NEW YORK – Researchers in the UK, the US, and Belgium have found that while the SARS-CoV-2 virus has undergone significant changes in its evolutionary history, those changes likely occurred while the virus was still found mainly in bats, resulting in a "relatively generalist" virus that was capable of infecting humans without the need for an intermediary species.
In a study published Friday in PLOS Biology, the researchers noted that shifts in virus hosts are usually associated with novel adaptations in the viruses themselves that allow the microbes to better exploit the cells of the new host species. However, SARS-CoV-2 apparently required little to no significant adaptation to humans from the beginning of the COVID-19 pandemic until October 2020.
The researchers assessed the types of natural selection taking place in Sarbecoviruses in horseshoe bats and compared them to early SARS-CoV-2 evolution in humans. While they did find some evidence of diversifying positive selection in SARS-CoV-2 in humans, it was moderate, limited to the early phase of the pandemic, and the purifying selection was much weaker in SARS-CoV-2 than in related bat Sarbecoviruses. In contrast, they found significant positive episodic diversifying selection acting at the base of the bat virus lineage that SARS-CoV-2 emerged from, accompanied by an adaptive depletion in CpG composition presumed to be linked to the action of antiviral mechanisms in these ancestral bat hosts.
Therefore, the researchers said, while it's still possible that an intermediary species facilitated the transmission of SARS-CoV-2 from bats to humans, their data suggested that the progenitor of SARS-CoV-2 was capable of efficient human-to-human transmission as a consequence of its adaptive evolutionary history in bats.
The researchers first analyzed selection acting on the encoded amino acids of SARS-CoV-2 using 133,741 genome sequences from the GISAID database as of Oct. 12, 2020, representing a sample of the variants circulating in humans during the first 11 months of the pandemic. The vast majority of the mutations they observed in these samples occurred at very low frequencies, with 79 percent of mutations observed in 10 or fewer of the 133,741 SARS-CoV-2 genome sequences.
"Our study results show changes have occurred with SARS-CoV-2, but that most of these mutations are of no evolutionary significance and accumulate by 'surfing' along the millions of transmission events, like they do in all viruses," first author and University of Glasgow researcher Oscar MacLean said in a statement. "The slow rate of evolution can be attributed to the highly susceptible nature of the human population to this new pathogen, with limited pressure from population immunity, and lack of containment, leading to exponential growth."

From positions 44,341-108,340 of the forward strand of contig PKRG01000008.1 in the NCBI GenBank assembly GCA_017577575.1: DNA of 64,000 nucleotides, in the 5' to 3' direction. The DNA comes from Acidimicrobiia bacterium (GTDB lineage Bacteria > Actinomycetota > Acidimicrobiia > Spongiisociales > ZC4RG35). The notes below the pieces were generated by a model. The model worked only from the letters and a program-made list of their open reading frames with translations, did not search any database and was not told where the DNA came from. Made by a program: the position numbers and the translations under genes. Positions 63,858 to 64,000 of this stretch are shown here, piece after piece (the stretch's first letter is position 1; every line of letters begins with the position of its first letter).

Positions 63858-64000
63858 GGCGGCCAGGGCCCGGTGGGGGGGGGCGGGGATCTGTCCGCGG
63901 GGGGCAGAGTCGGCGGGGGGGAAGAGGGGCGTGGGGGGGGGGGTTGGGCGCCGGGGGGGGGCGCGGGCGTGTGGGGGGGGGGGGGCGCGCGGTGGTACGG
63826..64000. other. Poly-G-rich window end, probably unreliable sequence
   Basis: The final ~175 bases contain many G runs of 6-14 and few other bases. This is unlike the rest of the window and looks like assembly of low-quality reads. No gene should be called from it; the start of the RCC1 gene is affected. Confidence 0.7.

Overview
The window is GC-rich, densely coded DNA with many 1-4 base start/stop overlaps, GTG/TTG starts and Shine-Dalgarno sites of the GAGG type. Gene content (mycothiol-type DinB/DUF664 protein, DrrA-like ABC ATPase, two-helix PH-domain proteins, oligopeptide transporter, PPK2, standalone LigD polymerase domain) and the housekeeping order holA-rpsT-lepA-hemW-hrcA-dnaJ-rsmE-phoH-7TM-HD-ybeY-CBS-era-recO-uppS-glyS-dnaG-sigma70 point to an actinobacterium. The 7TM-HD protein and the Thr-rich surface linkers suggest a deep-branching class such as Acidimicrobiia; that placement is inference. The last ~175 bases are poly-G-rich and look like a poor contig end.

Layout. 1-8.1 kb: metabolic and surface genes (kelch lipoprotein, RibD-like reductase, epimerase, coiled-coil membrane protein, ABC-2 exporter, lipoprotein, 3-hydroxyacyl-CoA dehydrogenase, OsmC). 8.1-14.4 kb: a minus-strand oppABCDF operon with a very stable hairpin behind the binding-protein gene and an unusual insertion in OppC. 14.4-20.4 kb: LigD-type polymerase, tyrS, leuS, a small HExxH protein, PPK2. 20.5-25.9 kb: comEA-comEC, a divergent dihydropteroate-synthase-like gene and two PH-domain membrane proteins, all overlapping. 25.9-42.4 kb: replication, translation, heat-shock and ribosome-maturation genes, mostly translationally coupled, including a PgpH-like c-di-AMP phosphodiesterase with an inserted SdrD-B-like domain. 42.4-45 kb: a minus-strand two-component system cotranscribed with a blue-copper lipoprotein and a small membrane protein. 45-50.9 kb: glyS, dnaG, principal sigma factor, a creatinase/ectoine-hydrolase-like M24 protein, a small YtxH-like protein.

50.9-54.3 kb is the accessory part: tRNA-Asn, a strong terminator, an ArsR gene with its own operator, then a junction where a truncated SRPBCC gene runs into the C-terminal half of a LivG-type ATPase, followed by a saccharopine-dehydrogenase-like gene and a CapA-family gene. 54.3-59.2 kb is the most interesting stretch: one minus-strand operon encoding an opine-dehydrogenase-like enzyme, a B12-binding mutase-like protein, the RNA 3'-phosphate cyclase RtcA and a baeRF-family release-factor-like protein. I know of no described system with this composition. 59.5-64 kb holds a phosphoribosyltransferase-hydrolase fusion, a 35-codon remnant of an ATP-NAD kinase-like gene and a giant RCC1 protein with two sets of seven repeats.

In contrast, however, the researchers' analysis of the Sarbecovirus clade from which SARS-CoV-2 emerged showed evidence of positive selection on the clade's deeper branches, coupled with an adaptive shift in CpG composition in this lineage. The shift in CpG suppression at the base of the novel coronavirus clade could be indicative of an immune evasion adaptation by evading known CpG-targeting mammalian immune mechanisms such as ZAP, they said.
Importantly, the researchers noted that since the end of 2020, there are indications of increased selective pressure in some recent lineages of the virus that are associated with faster spread and a higher-than-usual number of nonsynonymous substitutions — the UK (B.1.1.7) and South Africa (B.1.351) variants, for example. These lineages appear to have evolved in humans in association with human immunity, due to previous exposure and/or chronic infections of probably immunocompromised individuals, and not because of the slow rate of evolution associated with acute SARS-CoV-2 infections and transmission that had predominated in the pandemic until October 2020, they said.
More urgently, senior author and Glasgow bioinformatics researcher David Robertson noted in the statement, the virus is now making evolutionary moves away from the January 2020 variant that was used in all of the current vaccines.
"The current vaccines will continue to work against the circulating variants but the more time that passes, and the bigger the differential between vaccinated and not-vaccinated numbers of people, the more opportunity there will be for vaccine escape," he said. "The reason for the shifting of gears of SARS-CoV-2 in terms of its increased rate of evolution at the end of 2020, associated with more heavily mutated lineages, is because the immunological profile of the human population has changed. The first race was to develop a vaccine. The race now is to get the global population vaccinated as quickly as possible."
In their study, the authors also sounded a note of caution that because of the high diversity and generalist nature of Sarbecoviruses, a future spillover from bats, potentially coupled with a recombination event with SARS-CoV-2, is possible. Such an event could lead to the emergence of a SARS-CoV-3 virus, which could itself be sufficiently divergent to evade either natural or vaccine-acquired immunity.
"We must therefore dramatically ramp up surveillance for Sarbecoviruses at the human-animal interface and monitor carefully for future SARS-CoV emergence in the human population," they concluded.